Nonperishable Foods to Stock Up On
Here are some shelf-stable ingredients you need for everyday meals and in case of emergencies.
Nonperishable foods are something we typically don't hear a lot about until the holidays roll around—that's when charities ramp up nonperishable food donation efforts—but nonperishable foods are items everyone should have on hand. In fact, the Federal Emergency Management Agency makes nonperishable food items part of its basic disaster supplies checklist for emergencies like winter storms, earthquakes and hurricanes. However, having good nonperishable items on hand can help you avert minor disasters like not having a plan for dinner, or just help bulk up meals with a few more nutrients.
What Are Nonperishable Foods?
Nonperishable foods are packaged, shelf-stable foods that can be stored for long periods of time without refrigeration—canned or dried (or dehydrated). Food banks and charities ask for these types of items so they can redistribute them to people in need. For disaster kits, nonperishable food is recommended in case you don't have access to grocery stores or you don't have electricity to power refrigerators to prevent food from spoiling.
Best Canned Foods to Stock Up On
Having canned food like soups, beans and vegetables on hand can make your dinners quick and inexpensive whether you're cooking on the fly or you're planning a feast. A can of tomatoes can be transformed into a sauce, used as the base of a soup or used to beef up a casserole. Things like canned tuna or other fish that's high in omega-3 fatty acids can help reduce the risk of heart disease as well as make a great salad topper or fill a sandwich.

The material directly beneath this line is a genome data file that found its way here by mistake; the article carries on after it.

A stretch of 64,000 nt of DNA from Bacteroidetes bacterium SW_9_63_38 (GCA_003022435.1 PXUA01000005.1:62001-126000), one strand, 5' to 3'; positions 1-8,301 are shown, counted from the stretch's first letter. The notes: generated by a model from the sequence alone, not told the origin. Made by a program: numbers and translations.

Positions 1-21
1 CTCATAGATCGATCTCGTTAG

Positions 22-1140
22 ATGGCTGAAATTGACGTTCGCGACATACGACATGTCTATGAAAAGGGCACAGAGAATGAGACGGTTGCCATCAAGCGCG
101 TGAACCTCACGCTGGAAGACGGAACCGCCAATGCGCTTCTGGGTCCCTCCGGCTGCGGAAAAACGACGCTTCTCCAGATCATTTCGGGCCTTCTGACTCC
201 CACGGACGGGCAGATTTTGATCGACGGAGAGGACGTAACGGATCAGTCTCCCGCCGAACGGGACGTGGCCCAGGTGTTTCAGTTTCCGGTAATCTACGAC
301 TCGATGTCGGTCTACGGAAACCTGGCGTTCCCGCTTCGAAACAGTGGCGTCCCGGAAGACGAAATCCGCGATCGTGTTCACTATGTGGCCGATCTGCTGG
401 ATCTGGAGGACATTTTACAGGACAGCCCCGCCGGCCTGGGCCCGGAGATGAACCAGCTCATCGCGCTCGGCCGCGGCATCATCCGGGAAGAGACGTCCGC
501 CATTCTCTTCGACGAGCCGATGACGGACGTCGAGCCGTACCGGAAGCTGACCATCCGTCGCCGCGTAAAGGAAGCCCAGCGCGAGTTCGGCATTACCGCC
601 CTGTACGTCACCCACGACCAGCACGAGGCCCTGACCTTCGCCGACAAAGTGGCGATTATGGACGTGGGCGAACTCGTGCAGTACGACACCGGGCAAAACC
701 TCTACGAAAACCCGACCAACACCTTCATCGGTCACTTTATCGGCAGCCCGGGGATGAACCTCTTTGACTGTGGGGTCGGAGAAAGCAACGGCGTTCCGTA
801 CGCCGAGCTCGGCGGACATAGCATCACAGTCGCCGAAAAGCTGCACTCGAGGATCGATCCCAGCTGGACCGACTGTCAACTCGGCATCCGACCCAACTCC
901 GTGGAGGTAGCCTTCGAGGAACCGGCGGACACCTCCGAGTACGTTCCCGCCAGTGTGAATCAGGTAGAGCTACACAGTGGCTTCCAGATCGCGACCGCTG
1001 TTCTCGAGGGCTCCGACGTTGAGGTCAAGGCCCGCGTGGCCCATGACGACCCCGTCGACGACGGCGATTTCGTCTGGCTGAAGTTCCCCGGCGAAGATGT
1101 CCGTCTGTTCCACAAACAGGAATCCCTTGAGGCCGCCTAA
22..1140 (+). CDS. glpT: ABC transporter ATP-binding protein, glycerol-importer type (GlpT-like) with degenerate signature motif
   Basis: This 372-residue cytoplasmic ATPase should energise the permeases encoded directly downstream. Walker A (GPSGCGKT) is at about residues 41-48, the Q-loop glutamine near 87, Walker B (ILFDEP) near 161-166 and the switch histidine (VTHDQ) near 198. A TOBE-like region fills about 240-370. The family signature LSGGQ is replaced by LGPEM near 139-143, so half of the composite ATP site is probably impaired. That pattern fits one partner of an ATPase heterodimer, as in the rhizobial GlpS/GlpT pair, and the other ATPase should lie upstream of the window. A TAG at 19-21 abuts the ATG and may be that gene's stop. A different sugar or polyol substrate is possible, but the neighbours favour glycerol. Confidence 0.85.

In their packaging, canned foods can also last a very long time, but not forever. A "best if used by" date or "best by" date is printed on cans, and is something you should pay attention to. It's not an expiration date, but it's the date the quality of the food starts to decline. The United States Department of Agriculture says low-acid foods like canned fish, canned chicken, canned ham and canned vegetables (in cans that are not rusted or dented) can last up to five years if they're kept in a cool, dry place. Items like canned tomatoes, citrus fruits and other high-acid canned foods only last up to 18 months.
Best Dried Foods to Stock Up On
There are all sorts of dried foods that can save you from dinner disasters. Most only require hot water to reconstitute them to turn them into a balanced meal; others can be eaten straight from the package.
Dried Grains & Pasta
Items like pasta and rice can be used as the base for quick and easy balanced meals year-round. They also don't require refrigeration and can last for about two years in their original packaging, according to the USDA.
Dried beans also last a long time. Experts at Michigan State University Extension say that if dried beans are stored in special airtight packaging, the beans can last up to 10 years; but in regular food-grade packaging, they maintain their quality for about a year or until the expiration date. Beyond those dates, they're still good—they just take longer to rehydrate (but pressure cooker recipes can help with that).